Objective of the study: Obesity is becoming widespread especially in developed countries. Besides its adverse effects, obesity could complicate the treatment of additional pathologies. Hereby, we have analyzed the effects of body mass index (BMI) on complication rate of peroperative and early postoperative period in laparoscopic rectal cancer surgery.
Description of the methods: The patients who underwent laparoscopic resection for rectal cancer were included in to the study. The demographic data, peroperative and early period (from the surgery to the post operative day 30) post operative complications were evaluated and classified according to BMI of the patients, retrospectively. Data were evaluated with Mann Whitney U and x2 test.
Results: There were 97 patients: 37 partial mesorectal excision (PME) (21 women, 16 men); 60 total mesorectal excision (TME) (28 women, 32 men). Mean age of the patients was 60.54 (40-91). Mean body mass index of the patients was 26.45 ± 3.95. Peroperative or early post operative period complication rate was 10.31 % in all the patients (table 1). There were two groups which had been separated according to BMI. Group 1: the patients whose BMI over or equal 30 (n=12); group 2: the patients whose BMI under 30 (n=85). Complication rate was 8.33 % in the group 1 and 10.59 % in the group 2. Only one complication (pelvic abscess) had been developed postoperatively in the group 1. Only a patient whose BMI was 22.9 had died because of mesentery embolus in post operative day nine. There was no significant difference between the means BMI of the complication developed patients (n=10) and the complication free patients (n=87). There was no significant difference between the number complications of the groups which had been classified according to BMI.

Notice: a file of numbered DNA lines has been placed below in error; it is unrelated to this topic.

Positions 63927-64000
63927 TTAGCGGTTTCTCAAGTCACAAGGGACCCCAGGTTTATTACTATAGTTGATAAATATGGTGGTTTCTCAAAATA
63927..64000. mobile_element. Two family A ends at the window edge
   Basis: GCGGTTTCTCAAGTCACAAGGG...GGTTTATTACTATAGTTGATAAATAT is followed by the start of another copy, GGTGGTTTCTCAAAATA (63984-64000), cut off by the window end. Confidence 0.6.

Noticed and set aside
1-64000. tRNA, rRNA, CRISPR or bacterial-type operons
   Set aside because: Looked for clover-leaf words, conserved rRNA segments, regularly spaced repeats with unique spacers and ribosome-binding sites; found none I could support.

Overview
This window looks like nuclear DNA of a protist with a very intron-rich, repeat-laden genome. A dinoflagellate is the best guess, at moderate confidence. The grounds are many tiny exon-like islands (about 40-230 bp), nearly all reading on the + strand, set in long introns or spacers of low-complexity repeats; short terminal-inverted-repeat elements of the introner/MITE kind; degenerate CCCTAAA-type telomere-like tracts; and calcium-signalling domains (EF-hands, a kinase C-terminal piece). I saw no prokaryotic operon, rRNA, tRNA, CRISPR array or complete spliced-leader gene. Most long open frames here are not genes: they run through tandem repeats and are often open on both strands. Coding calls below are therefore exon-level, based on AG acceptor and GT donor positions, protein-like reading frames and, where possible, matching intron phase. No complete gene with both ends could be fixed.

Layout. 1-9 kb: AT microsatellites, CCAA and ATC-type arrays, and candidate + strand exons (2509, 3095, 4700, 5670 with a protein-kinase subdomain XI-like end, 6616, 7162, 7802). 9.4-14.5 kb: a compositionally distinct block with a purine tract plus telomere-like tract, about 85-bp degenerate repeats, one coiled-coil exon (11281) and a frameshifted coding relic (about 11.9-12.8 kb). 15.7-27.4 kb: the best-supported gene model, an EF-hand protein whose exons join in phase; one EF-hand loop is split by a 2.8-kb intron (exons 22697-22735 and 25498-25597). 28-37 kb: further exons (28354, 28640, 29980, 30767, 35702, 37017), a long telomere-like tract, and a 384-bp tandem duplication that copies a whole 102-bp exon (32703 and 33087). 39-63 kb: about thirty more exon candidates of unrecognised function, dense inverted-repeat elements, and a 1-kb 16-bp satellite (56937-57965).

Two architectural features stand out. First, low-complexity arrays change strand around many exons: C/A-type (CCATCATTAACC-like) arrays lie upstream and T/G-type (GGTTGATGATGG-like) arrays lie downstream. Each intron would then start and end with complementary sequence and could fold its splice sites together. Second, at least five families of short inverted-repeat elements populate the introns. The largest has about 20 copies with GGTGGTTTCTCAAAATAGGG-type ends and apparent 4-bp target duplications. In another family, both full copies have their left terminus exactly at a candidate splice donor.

|BMI ≥ 30 (n= 12)||BMI <30 (n=85)|
|Complications||PA=1||BD=1, IMAB=1, AL=2, SD=1, C=1|
PE=1, C=1, ME=1*
AL: Anastomosis leakage; PA: Pelvic abscess; BD: Bladder denervation; IMAB:Inferior mesenteric artery bleeding; SD: Sexual dysfunction; C: Conversion; PE: Pulmonary embolus ME: Mesentery embolus.
* The patient died as a result of massive mesentery embolus.
Conclusion: Our results indicate that BMI may not be an essential factor affecting peroperative and early period postoperative complications in the laparoscopic rectal cancer surgery at experienced and technically adequate institutes. However, further prospective studies including large number of patients are needed to verify this hypothesis.
Program Number: P154